It's with great sadness that I read this morning that Neil Armstrong had died. Armstrong as the first human being to set foot on the Moon was the first to stake mankind's claim to an existence beyond this meager globe.
The word "hero" gets tossed around with careless ease in modern society. Any good deed, any decent act, which once upon a time was merely the way things were done, gets someone labeled a "hero", often despite their own desires. We heap praise on relatively minor acts, which unfortunately diminishes somewhat the true meaning of the concept of hero when it should be applied sparingly to truly worthy accomplishments.
Neil Armstrong's distinction as the first man on the Moon is just such an accomplishment. Buzz Aldrin was there with him of course on, but it was Armstrong who got the nod to first tread on the extra-terra firma. It was Armstrong who in one dazzling and dramatic moment transformed all of mankind truly and properly into a multi-planet species.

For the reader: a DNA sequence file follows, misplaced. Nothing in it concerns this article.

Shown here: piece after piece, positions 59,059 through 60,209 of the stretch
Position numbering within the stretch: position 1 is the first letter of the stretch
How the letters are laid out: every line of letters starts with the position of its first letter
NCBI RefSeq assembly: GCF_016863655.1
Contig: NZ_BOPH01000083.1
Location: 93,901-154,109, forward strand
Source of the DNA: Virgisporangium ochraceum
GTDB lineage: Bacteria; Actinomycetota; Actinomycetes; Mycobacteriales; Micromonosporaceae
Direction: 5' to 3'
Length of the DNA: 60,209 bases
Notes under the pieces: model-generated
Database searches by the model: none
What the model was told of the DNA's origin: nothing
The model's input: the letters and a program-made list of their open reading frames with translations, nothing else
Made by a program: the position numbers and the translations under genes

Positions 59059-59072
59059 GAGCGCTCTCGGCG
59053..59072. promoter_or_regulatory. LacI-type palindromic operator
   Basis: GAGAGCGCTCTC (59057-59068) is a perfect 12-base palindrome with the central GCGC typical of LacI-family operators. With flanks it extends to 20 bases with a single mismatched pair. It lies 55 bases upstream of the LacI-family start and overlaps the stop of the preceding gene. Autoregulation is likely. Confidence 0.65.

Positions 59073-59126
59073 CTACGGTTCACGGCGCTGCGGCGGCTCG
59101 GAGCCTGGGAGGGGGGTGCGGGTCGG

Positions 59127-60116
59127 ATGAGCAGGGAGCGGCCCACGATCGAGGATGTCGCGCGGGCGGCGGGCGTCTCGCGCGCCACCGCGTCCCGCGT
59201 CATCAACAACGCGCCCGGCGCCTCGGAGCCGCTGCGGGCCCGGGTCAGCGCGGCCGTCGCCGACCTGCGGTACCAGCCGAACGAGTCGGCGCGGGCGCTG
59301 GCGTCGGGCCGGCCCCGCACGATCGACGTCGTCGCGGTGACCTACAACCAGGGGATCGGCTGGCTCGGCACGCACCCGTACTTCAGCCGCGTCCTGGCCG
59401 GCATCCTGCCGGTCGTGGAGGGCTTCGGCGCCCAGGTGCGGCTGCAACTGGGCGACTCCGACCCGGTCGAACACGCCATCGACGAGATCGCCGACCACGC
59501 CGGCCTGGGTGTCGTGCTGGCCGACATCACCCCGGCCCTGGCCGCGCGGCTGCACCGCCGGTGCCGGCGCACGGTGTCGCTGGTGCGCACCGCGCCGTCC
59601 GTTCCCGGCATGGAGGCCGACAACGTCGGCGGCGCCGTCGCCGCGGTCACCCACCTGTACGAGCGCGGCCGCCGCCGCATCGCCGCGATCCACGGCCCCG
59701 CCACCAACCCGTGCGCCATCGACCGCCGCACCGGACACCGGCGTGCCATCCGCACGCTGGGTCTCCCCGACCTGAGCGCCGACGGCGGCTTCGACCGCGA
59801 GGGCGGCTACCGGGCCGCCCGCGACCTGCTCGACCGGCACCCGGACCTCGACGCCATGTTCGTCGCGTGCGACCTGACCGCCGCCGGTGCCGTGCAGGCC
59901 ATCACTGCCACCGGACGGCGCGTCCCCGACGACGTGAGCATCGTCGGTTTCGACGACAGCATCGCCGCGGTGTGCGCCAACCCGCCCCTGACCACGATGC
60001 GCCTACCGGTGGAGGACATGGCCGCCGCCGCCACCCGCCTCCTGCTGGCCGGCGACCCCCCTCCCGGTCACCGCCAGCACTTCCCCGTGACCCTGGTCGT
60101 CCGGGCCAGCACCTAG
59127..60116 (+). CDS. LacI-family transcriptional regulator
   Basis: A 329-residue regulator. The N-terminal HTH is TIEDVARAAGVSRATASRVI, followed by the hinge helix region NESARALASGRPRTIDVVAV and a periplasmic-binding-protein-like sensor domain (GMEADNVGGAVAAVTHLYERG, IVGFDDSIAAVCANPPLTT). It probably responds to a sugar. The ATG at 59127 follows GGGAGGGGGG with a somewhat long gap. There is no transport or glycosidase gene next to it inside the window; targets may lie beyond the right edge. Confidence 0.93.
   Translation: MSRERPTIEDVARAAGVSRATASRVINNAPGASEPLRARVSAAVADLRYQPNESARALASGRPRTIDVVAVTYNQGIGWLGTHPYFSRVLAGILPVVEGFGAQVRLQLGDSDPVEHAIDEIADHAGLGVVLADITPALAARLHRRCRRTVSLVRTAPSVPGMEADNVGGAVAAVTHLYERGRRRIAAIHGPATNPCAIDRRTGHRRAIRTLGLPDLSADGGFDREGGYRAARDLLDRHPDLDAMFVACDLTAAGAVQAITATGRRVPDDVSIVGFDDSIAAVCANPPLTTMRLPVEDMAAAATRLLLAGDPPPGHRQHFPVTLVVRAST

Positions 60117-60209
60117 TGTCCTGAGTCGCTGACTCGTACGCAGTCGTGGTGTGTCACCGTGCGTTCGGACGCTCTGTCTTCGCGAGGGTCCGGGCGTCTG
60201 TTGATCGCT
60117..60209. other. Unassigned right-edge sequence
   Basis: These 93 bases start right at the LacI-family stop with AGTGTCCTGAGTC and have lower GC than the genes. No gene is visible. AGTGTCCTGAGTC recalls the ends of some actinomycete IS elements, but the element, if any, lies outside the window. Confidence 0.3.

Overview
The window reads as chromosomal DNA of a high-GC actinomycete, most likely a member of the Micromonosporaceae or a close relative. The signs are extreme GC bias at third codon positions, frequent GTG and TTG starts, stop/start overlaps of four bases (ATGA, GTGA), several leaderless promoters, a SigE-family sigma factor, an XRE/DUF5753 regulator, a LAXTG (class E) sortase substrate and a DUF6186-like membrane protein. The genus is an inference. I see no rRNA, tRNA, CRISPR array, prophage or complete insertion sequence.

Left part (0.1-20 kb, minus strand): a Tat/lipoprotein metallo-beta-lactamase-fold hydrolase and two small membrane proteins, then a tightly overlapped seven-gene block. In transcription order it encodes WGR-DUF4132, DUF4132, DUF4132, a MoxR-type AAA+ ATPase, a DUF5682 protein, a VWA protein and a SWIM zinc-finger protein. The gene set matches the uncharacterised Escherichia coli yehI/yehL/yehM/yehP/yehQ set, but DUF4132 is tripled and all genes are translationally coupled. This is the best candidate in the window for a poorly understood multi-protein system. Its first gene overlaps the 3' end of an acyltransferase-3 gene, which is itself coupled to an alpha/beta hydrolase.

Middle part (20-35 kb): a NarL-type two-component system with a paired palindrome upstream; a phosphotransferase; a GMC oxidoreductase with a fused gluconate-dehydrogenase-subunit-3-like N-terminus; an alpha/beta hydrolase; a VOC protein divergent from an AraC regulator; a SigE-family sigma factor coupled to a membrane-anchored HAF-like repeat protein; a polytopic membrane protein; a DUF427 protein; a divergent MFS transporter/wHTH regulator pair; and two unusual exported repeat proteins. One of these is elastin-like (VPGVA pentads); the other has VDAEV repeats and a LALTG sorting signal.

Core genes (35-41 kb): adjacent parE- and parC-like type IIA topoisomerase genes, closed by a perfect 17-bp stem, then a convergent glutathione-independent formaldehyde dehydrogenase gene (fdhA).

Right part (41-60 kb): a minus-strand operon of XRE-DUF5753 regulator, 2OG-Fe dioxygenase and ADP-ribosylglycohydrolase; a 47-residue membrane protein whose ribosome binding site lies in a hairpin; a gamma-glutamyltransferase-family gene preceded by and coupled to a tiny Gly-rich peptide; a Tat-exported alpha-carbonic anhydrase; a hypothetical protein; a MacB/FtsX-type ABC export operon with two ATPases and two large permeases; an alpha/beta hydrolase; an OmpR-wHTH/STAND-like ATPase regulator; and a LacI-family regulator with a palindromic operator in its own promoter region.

Our meager efforts to follow up on these spectacular triumphs of Armstrong and the faceless others of the Apollo program is to the everlasting regret of this observer. The United States has squandered in many ways its opportunity to transform the nature of man and to fundamentally create a new way forward for all of mankind. Instead we retreated from the Moon, and from space, and to no small extent from ourselves. We now reside in the shadows of those grand glories.
The death of Neil Armstrong signals an end to one era of exploration. Sure there are countless others who are still with us, Buzz Aldrin no less. But something seems different now with this quiet and private hero having slipped off into that good night. Something seems lost, something seems left behind. Sadly it seems it was just one small step for man.